Deletion of the core region of 5' HS2 of the mouse beta-globin locus control region reveals a distinct effect in comparison with human beta-globin transgenes.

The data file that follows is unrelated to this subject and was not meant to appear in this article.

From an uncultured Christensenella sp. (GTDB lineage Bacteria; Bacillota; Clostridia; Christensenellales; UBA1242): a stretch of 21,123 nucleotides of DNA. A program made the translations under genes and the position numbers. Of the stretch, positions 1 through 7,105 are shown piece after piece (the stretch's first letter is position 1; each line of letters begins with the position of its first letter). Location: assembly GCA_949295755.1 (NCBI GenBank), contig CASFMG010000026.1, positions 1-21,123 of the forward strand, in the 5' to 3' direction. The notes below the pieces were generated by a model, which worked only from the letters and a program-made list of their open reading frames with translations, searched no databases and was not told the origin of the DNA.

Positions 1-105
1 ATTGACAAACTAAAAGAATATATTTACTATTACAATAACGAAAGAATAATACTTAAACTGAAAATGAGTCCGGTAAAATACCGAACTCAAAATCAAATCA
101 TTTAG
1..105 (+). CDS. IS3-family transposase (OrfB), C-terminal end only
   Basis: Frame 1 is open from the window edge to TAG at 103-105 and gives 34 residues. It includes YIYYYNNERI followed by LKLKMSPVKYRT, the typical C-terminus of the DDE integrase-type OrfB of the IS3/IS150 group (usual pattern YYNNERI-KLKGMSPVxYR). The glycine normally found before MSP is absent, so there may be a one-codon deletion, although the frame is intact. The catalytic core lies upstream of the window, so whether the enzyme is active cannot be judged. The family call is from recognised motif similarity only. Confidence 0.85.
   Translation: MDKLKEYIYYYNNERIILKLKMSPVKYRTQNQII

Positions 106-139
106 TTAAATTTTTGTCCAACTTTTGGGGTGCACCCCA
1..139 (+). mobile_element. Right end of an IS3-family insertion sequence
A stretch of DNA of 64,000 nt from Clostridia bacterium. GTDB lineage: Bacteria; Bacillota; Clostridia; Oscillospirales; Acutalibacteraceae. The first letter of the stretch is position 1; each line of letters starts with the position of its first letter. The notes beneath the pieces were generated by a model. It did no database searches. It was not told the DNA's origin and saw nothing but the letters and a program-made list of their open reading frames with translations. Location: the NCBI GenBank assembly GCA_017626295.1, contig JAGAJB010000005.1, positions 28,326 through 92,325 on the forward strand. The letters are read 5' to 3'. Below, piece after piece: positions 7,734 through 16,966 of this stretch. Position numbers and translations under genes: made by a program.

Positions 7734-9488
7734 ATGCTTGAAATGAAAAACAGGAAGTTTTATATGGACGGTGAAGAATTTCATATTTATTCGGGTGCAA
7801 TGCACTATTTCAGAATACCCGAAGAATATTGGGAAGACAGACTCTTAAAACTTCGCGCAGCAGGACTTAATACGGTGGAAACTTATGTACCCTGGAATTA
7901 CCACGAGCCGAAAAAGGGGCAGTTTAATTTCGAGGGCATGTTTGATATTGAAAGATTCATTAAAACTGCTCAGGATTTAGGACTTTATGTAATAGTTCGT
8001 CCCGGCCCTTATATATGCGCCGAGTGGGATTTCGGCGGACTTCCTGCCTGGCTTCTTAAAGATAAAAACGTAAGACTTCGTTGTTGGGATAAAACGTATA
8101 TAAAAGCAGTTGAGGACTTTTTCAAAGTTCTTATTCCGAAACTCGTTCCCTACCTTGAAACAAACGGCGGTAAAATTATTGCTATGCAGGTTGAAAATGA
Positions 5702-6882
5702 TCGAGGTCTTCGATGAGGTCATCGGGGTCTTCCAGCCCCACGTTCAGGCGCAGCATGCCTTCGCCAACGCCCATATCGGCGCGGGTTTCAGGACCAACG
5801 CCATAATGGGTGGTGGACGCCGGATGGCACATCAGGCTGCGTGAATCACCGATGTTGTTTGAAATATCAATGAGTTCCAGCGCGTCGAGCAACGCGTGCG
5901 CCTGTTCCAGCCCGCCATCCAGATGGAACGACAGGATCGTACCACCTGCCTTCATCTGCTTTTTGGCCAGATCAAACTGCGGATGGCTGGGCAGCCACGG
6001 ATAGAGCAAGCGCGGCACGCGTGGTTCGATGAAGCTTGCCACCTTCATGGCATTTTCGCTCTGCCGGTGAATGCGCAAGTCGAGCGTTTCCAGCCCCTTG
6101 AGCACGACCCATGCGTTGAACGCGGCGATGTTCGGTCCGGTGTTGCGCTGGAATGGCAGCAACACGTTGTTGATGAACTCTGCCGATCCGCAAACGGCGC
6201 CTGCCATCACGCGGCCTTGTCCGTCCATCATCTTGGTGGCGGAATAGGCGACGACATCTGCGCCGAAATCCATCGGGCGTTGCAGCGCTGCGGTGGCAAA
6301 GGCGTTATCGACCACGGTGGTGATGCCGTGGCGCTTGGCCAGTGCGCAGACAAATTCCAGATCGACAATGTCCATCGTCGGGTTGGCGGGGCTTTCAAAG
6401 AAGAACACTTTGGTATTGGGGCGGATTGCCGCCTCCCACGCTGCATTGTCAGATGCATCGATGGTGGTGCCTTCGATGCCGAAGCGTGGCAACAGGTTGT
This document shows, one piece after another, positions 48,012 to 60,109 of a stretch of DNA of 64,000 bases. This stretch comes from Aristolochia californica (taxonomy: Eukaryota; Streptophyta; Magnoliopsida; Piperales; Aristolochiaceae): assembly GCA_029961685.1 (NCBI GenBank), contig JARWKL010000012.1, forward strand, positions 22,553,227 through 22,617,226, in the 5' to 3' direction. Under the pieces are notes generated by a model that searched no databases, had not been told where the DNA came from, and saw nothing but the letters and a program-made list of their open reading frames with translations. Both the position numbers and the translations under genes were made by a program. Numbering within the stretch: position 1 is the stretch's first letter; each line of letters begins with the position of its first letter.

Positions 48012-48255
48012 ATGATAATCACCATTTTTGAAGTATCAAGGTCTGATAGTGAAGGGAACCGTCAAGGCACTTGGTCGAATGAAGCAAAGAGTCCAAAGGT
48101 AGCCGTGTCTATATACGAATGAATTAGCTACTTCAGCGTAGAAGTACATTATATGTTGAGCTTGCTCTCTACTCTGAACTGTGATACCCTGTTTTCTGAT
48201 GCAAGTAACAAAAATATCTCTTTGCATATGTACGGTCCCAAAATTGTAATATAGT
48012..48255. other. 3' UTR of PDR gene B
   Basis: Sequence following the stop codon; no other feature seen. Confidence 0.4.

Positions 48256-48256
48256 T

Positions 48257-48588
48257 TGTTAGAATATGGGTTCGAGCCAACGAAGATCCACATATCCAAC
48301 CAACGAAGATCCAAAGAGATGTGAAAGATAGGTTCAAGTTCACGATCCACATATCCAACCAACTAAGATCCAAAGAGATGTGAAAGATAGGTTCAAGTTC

The beta-globin locus control region (LCR) is a large DNA element that is required for high-level expression of beta-like globin genes from the endogenous mouse locus or in transgenic mice carrying the human beta-globin locus. The LCR encompasses 6 DNaseI hypersensitive sites (HSs) that bind transcription factors. These HSs each contain a core of a few hundred base pairs (bp) that has most of the functional activity and exhibits high interspecies sequence homology. Adjoining the cores are 500- to 1000-bp "flanks" with weaker functional activity and lower interspecies homology. Studies of human beta-globin transgenes and of the endogenous murine locus show that deletion of an entire HS (core plus flanks) moderately suppresses expression. However, human transgenes in which only individual HS core regions were deleted showed drastic loss of expression accompanied by changes in chromatin structure. To address these disparate results, we have deleted the core region of 5'HS2 from the endogenous murine beta-LCR. The phenotype was similar to that of the larger 5'HS2 deletion, with no apparent disruption of chromatin structure. These results demonstrate that the greater severity of HS core deletions in comparison to full HS deletions is not a general property of the beta-LCR.